Toronto's Kiesza returns with LP after suffering brain injury in crash

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Kiesza is ready to restart the momentum of her music career that began six years ago.

The Calgary-born, Toronto-based electro-pop artist was on her way in 2014 with a triple-Juno winning debut, Sound of a Woman, featuring the breakthrough hit, Hideaway, which sold 1 million copies.

But then a 2017 car accident — her Uber was T-boned in Toronto by a cab running a red light as she was making her way to meet a friend for dinner — left her with a traumatic brain injury.

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Six long years later, Kiesza — born Kiesa Rae Ellestad — will finally release a new album, the delightfully upbeat and ‘80s-inspired, Crave, on Friday.

“I literally burst into tears the day that I finished the album because I kept thinking about how hard it was to get to my second album,” said the singer-songwriter who once served in the Royal Canadian Navy reserves.

“I’ve been walking into the unknown for three years now,” she added. “I felt like throwing in the towel some days. It was so much to deal with.”


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We recently caught up with Kiesza:

Did anything about your post-accident life prepare you for the isolation and stress of COVID-19 lockdown?

It helped me a lot. I was basically in isolation for a long time. Because when you get a traumatic brain injury, most of them time, and especially in my case, you’re hypersensitive to most stimulation — sound, light, even smell …  I had to isolate. I couldn’t go out in the bright sun. I couldn’t even look at snow.”

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You were going to open for Lindsey Stirling this year which is now on hold until at least next year due to the pandemic. Did you feel ready to perform?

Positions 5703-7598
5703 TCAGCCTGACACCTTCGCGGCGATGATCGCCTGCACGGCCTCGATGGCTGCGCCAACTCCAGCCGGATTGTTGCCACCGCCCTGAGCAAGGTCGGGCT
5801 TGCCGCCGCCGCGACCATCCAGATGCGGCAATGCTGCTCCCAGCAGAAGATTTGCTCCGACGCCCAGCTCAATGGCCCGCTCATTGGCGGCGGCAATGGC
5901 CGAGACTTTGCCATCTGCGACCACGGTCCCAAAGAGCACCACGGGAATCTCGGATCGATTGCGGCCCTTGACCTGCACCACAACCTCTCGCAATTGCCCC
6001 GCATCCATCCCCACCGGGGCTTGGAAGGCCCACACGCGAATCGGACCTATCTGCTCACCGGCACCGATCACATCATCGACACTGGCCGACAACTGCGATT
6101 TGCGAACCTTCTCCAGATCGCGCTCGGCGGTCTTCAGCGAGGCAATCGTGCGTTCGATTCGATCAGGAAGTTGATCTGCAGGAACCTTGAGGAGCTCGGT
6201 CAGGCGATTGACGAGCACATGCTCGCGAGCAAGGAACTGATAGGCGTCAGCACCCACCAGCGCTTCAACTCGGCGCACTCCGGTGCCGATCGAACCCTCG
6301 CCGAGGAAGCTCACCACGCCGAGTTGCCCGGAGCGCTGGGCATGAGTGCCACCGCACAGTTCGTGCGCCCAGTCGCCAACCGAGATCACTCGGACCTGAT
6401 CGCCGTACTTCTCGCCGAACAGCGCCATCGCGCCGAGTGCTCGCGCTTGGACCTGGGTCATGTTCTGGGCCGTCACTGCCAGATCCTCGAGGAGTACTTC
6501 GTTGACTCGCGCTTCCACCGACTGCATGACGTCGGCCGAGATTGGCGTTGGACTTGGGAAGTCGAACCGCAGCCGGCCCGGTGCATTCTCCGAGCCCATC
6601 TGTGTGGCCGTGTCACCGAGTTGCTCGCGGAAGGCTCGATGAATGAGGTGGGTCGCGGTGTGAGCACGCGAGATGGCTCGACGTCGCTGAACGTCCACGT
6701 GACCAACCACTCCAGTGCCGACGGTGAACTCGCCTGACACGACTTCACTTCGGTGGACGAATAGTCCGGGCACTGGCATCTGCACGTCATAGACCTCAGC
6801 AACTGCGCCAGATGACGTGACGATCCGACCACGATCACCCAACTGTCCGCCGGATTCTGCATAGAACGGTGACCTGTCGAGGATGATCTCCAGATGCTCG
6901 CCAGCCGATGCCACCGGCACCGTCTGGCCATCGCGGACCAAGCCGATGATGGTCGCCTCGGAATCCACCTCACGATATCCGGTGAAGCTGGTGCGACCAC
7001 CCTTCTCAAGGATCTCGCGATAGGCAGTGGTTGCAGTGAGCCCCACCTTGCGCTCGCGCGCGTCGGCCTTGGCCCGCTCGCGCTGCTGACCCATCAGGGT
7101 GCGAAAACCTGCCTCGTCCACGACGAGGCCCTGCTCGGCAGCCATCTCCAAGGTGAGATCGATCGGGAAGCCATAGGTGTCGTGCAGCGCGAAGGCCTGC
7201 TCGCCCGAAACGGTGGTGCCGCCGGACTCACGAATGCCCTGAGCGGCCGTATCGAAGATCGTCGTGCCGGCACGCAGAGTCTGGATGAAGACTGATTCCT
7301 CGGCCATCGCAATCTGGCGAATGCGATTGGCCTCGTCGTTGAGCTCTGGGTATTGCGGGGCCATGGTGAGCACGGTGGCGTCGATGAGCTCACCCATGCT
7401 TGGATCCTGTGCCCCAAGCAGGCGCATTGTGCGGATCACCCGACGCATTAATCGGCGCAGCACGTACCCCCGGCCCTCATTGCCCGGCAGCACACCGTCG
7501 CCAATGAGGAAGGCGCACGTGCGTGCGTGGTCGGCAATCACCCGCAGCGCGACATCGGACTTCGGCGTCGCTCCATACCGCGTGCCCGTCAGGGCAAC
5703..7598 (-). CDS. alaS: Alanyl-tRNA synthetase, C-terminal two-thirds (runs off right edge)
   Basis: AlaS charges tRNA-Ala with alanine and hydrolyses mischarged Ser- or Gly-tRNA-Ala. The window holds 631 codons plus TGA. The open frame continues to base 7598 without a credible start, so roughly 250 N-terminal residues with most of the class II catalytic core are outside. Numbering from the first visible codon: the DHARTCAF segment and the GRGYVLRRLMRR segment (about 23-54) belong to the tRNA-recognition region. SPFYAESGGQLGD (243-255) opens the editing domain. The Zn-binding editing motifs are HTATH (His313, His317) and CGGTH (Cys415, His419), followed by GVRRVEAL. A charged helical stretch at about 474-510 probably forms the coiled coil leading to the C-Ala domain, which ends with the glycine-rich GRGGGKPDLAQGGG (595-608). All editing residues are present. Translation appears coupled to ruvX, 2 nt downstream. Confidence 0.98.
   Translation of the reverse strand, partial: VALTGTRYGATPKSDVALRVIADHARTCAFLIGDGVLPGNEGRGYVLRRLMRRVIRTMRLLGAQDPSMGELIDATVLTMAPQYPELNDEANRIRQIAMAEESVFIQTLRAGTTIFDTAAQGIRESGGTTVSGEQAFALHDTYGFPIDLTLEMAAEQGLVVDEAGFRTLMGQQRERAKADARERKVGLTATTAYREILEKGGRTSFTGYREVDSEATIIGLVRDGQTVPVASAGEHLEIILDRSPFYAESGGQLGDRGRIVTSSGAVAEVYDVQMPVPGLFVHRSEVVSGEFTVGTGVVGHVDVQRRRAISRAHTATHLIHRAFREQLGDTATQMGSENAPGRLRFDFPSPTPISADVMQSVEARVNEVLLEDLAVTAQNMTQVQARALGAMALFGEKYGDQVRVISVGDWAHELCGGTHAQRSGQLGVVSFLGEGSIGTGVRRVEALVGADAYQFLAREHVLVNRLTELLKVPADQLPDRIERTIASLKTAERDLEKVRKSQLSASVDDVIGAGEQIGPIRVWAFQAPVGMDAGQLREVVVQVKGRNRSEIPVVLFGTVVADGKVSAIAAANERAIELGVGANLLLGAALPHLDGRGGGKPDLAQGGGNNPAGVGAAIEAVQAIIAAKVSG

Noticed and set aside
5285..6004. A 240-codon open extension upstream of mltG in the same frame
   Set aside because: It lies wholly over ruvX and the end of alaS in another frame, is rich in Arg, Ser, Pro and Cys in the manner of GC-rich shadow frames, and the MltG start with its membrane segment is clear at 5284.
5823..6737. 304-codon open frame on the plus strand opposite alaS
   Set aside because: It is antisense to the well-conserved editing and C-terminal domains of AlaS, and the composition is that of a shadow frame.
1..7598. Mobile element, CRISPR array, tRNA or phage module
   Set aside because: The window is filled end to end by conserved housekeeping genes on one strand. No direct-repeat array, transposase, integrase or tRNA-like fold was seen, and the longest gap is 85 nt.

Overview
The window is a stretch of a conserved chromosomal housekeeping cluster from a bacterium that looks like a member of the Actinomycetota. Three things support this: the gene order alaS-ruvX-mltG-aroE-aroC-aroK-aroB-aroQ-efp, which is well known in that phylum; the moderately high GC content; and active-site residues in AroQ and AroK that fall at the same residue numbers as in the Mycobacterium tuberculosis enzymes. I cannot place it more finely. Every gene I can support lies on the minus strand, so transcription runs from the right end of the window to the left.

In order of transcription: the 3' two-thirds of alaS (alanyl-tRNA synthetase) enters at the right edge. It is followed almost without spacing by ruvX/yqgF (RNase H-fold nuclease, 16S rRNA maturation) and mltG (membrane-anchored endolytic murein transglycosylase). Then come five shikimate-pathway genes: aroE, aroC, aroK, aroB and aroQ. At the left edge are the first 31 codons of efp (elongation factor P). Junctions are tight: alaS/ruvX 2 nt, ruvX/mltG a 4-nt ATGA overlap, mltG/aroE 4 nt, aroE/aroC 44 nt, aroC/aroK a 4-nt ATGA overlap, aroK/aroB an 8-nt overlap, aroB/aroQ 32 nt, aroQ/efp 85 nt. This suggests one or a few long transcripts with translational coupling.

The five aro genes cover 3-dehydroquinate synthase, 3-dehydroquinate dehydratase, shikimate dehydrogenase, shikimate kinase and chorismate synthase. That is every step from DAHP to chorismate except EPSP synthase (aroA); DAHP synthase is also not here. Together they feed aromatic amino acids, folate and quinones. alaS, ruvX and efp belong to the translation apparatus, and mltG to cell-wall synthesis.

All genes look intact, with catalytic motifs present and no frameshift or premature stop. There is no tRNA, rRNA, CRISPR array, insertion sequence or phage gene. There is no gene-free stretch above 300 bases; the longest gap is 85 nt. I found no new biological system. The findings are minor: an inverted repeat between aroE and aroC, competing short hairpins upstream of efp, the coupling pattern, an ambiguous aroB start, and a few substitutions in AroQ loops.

I was really getting close to coming back to the stage and that was a big deal. I actually didn’t think I’d ever be back on stage. I’d lost a lot of the balance on the left side of my body so that would have prevented me from performing had I not worked at it.

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Is being off balance the biggest symptom that remains from the accident?

I think a lot of it was based on actual inflammation within my brain. Putting pressure on my brain. And that’s going down. I had constant pressure in my head which was just continuous. Also my spinal fluid wasn’t pumping properly in my spine and people didn’t catch this for a long time. They were focused so much on my head they didn’t look at my spine, especially my lower spine.

I’m surprised how upbeat Crave is given everything you’ve been through?

I just realized that I wanted to do an album that was positive, uplifting, completely motivational, that would put people in a good mood along with myself. I wasn’t quite ready to dive into everything that I’ve been going through.